28.3.2014: Study trip Vienna

The second day of study trips took the delegates of the EUSJA GA 2014 to hotspots of science and research in Vienna. First point of call was the Uni Campus Wien, the former general hospital which had been converted in the 1990s and transferred to the University of Vienna. The representative for science, research and universities of the city of Vienna, Prof. Alexander Van der Bellen, welcomed the delegates on behalf of the city and informed them about Vienna as university location: a total of 180.000 students represent 10%  of the Vienna’s population. After a tour of the compound the group received a presentation at the Institute of Contemporary History of the University of Vienna. Prof. Johnanna Gehmacht and her colleagues gave an overview of their research, especially on the history of science with a focus on Vienna in the 1920s and 1930s.

Next stop was the new Campus of Vienna University of Economics and Business (WU), opened 2013. The WU is Europe’s largest university dedicated to business and economics, ranked as one of the best business schools in Europe. The new „Campus WU“ is close to the public park Prater and features six main building complexes on 25 acres (10 ha) making it the largest campus for business sciences in Europe. The buildings were designed by architectural firms from Spain, the United Kingdom, Germany, Japan and Austria. The dominant element of the campus is the Library & Learning Center which was planned by Zaha Hadid. In this sepctacular building Rector Christoph Badelt welcomed the group and explained the development of the WU emphasizing the international networks.

The third centre of research on this day was the Atominstitut where Director Hartmut Abele welcomed the guests. Run by the Faculty of Physics at the Technical University Vienna it is dedicated to today’s broad range of research and education ranging from very fundamental questions about symmetries and interactions in nuclear and particle physics to neutron-, atomic-, quantum-physics and quantum optics to radiation- and reactor physics to applied tasks such as environmental monitoring, radiation protection or for example the radiation resistance of modern materials. Highlight was a visit in the test reactor whrer the science journalists witnessed a nuclear fission.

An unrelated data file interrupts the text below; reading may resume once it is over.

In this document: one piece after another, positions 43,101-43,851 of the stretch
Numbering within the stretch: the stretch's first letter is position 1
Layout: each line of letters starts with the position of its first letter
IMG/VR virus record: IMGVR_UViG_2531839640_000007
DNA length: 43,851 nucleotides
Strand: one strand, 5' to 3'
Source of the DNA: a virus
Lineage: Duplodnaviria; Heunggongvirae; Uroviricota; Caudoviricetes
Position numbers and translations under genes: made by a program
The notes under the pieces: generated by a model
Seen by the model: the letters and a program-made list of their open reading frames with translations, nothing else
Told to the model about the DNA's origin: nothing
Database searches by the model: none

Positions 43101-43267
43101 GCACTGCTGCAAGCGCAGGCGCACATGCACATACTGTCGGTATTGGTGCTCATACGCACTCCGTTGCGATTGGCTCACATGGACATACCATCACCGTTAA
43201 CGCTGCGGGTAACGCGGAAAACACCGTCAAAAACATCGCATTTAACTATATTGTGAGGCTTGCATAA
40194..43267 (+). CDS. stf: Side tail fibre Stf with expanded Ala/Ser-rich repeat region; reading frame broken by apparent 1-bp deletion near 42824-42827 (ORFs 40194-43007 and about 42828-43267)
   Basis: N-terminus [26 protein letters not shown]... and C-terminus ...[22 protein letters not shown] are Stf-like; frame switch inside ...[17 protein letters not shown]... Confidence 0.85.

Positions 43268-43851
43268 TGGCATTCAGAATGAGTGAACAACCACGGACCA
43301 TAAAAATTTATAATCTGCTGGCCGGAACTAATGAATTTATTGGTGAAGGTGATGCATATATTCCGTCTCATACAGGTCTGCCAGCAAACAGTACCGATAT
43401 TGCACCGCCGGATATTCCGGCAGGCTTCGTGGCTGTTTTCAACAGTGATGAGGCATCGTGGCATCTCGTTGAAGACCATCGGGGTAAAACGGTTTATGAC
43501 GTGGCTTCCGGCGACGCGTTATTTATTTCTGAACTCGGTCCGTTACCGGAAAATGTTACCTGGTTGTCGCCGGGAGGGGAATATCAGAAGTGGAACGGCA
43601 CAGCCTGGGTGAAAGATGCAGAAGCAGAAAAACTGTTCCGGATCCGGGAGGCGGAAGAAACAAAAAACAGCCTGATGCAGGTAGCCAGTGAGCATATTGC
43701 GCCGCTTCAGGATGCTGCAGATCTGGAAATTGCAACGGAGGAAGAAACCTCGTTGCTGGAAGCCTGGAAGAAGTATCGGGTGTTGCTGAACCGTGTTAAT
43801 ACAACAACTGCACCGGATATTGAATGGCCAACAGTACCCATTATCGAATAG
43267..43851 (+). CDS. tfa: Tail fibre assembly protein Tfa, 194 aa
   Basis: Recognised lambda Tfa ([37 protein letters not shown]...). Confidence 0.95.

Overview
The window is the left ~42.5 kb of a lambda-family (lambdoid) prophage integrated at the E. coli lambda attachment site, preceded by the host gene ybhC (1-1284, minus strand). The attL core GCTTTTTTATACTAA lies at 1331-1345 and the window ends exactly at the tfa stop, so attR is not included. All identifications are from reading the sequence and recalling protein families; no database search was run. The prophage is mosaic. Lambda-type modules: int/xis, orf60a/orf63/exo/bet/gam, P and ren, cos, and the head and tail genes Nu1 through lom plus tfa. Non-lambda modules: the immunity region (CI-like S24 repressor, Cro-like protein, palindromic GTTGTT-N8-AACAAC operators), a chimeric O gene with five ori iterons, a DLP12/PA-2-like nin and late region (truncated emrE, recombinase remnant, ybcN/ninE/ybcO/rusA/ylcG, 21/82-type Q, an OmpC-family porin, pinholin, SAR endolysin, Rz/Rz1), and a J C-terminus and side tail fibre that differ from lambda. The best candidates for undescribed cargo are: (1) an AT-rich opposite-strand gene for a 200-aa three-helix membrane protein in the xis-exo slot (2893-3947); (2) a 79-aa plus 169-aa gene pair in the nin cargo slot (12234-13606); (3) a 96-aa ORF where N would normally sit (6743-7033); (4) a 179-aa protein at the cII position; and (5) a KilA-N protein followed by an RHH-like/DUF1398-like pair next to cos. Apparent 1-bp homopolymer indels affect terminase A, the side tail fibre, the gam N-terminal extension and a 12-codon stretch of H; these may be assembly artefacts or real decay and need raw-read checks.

Prof. Helmuth Veith gave an overview of the upcoming Vienna Summer of Logic in July 2014, with 2500 participants the „biggest gathering of logicians since Aristotle“.

Final destination was the Campus Vienna Biocenter (CVBC), one of the most prominent life sciences hubs not only in Austria but also in the Central European Region. The founding nucleus was the Research Institute of Molecular Pathology (IMP) soon augmented by the University of Vienna with five departments. In 1998, the CVBC spin-off company Intercell (now Valneva) was founded. Subsequently, the Austrian Academy of Sciences founded two new research institutes, IMBA and GMI, situated next door to the IMP. The Campus has continued to rapidly develop and now includes more than 15 complementary players in the life sciences.

The evening reception at the Dino Hall of the Museum of Natural History, sponsored by the Federal Ministry of Science, Research and Economy, was the appropriate conclusion to the tightly scheduled two-day study trip.  The museum is one of the largest, oldest, and most noteworthy natural history museums in the world. The current building was completed in 1889. Today it houses a collection of about 30 million specimens and artifacts. Its collections were founded in 1750 by Emperor Franz I Stephan of Lorraine, the husband of Maria Theresa. A few selected specimens could be examined after dinner during late night tour of the museum.

© Klub der Bildungs- und Wissenschaftsjournalisten / Joseph Stoisits. Free usage in the context of the EUSJA GA 2014

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